Another bonus of the downtown loop is that the proposal is focused on the whole streetscape, not simply the painting of a bike lane on the pavement. This kind of treatment would dramatically improve the pedestrian environment and walkability through the downtown, especially through the Modernist dead zone (slash-“Urban Rewnewal Historic District”?!) in the middle of the city. As Jeff Speck says in his excellent urbanism primer, focusing on making key corridors contiguous and interesting is the secret of a walkable city. Whether you’re on a bike or not, this plan is a big step toward making downtown Saint Paul more walkable (particularly along Kellogg and Jackson). The proposed loop seems like a plan that fits well with the intimate, museum-laden, and historic nature of downtown Saint Paul.


Jackson Street BEFORE


Jackson Street AFTER

Unclear Implementation

The one big grey area about the Saint Paul bikeways plan is its implementation. There’s basically nothing in the plan about how the city might pay for it, how long it might take, or which streets and routes to prioritize. The annals of urban planning are filled with great documents gathering dust, visions that never saw the light of day. Without a firm commitment from the Mayor’s office and the city funding process (e.g. the CIB committee), I could literally be dead by the time this map begins to take shape. (Likely squashed by an SUV coming down the hill to the Marshall Avenue bridge.)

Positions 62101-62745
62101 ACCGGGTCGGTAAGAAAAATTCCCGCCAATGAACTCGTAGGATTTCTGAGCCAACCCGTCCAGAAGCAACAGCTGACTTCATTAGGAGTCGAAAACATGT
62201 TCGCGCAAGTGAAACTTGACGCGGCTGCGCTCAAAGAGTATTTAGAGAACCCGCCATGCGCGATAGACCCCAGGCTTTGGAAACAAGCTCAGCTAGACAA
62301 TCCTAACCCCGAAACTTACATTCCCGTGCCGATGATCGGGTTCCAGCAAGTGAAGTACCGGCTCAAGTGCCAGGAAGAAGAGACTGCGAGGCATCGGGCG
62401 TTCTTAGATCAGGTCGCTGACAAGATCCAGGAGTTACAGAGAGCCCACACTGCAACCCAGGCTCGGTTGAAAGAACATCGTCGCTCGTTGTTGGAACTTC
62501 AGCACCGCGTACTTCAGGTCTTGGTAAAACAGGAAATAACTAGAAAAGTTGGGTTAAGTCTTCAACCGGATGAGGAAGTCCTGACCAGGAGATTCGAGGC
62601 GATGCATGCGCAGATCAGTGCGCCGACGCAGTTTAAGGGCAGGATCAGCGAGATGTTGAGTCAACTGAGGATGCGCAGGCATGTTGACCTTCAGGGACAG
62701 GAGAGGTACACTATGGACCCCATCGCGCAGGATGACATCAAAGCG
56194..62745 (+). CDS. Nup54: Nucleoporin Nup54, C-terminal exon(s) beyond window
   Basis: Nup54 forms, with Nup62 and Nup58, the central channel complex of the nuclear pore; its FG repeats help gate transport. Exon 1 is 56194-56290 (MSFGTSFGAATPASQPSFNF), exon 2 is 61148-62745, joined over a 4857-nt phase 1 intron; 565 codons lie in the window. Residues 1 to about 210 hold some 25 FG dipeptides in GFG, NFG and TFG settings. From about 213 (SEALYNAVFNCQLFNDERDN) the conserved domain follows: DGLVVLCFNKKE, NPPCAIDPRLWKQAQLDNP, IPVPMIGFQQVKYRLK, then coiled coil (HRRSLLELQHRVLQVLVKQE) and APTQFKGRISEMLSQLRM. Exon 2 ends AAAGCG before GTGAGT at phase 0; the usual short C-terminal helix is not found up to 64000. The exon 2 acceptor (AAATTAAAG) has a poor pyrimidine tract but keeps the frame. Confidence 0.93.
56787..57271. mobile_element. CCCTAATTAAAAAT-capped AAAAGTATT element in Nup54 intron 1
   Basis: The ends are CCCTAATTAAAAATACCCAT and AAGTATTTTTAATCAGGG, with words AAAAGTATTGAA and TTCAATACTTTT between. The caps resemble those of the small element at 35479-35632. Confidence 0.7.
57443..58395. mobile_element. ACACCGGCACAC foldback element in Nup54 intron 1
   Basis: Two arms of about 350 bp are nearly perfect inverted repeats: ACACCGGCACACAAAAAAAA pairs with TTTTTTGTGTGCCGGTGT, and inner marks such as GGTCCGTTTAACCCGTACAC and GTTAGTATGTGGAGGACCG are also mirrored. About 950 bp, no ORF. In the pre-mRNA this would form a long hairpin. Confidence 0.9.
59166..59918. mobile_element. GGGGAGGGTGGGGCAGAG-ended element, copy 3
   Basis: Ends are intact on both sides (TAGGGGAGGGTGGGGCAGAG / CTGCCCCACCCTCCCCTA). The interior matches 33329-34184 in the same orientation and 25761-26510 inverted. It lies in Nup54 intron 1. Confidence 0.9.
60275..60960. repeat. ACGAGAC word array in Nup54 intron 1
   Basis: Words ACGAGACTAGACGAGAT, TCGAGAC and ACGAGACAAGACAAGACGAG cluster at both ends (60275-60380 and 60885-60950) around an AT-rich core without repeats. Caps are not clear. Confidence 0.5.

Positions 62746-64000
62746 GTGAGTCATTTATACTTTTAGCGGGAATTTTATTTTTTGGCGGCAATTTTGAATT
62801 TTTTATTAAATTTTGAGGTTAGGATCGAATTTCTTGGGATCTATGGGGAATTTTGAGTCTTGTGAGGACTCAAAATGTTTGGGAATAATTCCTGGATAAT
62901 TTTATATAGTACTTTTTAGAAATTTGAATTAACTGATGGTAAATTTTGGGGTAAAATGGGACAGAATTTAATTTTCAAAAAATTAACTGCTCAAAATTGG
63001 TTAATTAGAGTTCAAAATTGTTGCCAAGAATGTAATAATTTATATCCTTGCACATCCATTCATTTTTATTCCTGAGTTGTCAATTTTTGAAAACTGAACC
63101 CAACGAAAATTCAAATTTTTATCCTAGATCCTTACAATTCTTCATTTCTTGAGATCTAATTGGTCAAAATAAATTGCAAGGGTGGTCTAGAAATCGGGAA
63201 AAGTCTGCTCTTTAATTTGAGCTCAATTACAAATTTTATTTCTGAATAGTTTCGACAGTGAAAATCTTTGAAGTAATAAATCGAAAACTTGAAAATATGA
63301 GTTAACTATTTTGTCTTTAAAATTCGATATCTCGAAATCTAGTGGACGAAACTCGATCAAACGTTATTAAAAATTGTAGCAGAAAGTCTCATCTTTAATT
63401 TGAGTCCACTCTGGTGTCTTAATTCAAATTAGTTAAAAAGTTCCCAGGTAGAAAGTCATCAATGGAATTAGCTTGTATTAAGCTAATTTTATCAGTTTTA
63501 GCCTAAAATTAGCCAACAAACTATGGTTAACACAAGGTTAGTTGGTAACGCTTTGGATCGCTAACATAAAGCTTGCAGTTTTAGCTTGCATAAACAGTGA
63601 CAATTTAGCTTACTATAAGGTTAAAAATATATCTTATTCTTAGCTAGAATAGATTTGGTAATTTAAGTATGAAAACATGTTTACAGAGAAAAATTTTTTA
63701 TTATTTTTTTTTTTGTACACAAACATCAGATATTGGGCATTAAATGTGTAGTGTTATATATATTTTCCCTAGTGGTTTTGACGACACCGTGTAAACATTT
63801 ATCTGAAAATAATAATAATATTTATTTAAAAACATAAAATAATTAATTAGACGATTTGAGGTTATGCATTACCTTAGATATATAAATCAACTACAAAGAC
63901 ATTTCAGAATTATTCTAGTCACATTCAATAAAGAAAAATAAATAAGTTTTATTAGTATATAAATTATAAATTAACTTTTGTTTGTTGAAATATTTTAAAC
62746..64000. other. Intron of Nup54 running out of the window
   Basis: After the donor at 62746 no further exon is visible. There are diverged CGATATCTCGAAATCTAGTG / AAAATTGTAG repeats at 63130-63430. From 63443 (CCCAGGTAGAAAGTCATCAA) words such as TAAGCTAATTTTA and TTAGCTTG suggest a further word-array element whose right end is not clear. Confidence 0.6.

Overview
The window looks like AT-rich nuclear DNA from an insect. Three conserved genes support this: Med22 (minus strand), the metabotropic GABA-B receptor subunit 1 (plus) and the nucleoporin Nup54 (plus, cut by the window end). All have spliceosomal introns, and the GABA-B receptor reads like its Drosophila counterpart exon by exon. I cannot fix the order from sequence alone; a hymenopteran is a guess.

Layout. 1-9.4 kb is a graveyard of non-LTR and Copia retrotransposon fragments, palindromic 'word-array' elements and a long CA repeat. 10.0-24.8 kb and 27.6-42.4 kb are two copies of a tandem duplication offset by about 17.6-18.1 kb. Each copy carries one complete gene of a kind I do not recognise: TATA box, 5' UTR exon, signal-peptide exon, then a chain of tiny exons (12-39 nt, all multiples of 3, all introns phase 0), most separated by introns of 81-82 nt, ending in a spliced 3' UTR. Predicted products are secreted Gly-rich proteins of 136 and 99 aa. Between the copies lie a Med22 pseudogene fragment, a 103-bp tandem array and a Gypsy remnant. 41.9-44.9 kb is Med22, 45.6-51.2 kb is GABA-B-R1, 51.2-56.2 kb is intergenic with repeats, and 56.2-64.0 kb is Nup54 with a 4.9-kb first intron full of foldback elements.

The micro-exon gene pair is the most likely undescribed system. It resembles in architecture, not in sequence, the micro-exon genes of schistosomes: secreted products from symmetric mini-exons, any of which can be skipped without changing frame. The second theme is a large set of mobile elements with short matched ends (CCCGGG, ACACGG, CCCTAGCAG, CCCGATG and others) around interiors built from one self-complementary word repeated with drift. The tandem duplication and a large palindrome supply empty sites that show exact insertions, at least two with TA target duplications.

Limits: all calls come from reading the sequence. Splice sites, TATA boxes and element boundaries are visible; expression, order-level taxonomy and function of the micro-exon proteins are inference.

The first open houses for the bike plan is this week, and it’d be great if Saint Paul can turn the page on its previous knock-down, drag-out, nobody-wins fights over bicycling.

Upcoming Open Houses

Tuesday, Feb. 11, 2014, 6:00-8:00 PM
El Rio Vista Recreation Center/Wellstone Community Center
179 Robie St E
Saint Paul, MN 55107

Thursday, Feb. 13, 2014, 6:00-8:00 PM
Macalester College
Weyerhaueser Ballroom in Weyerhaueser Hall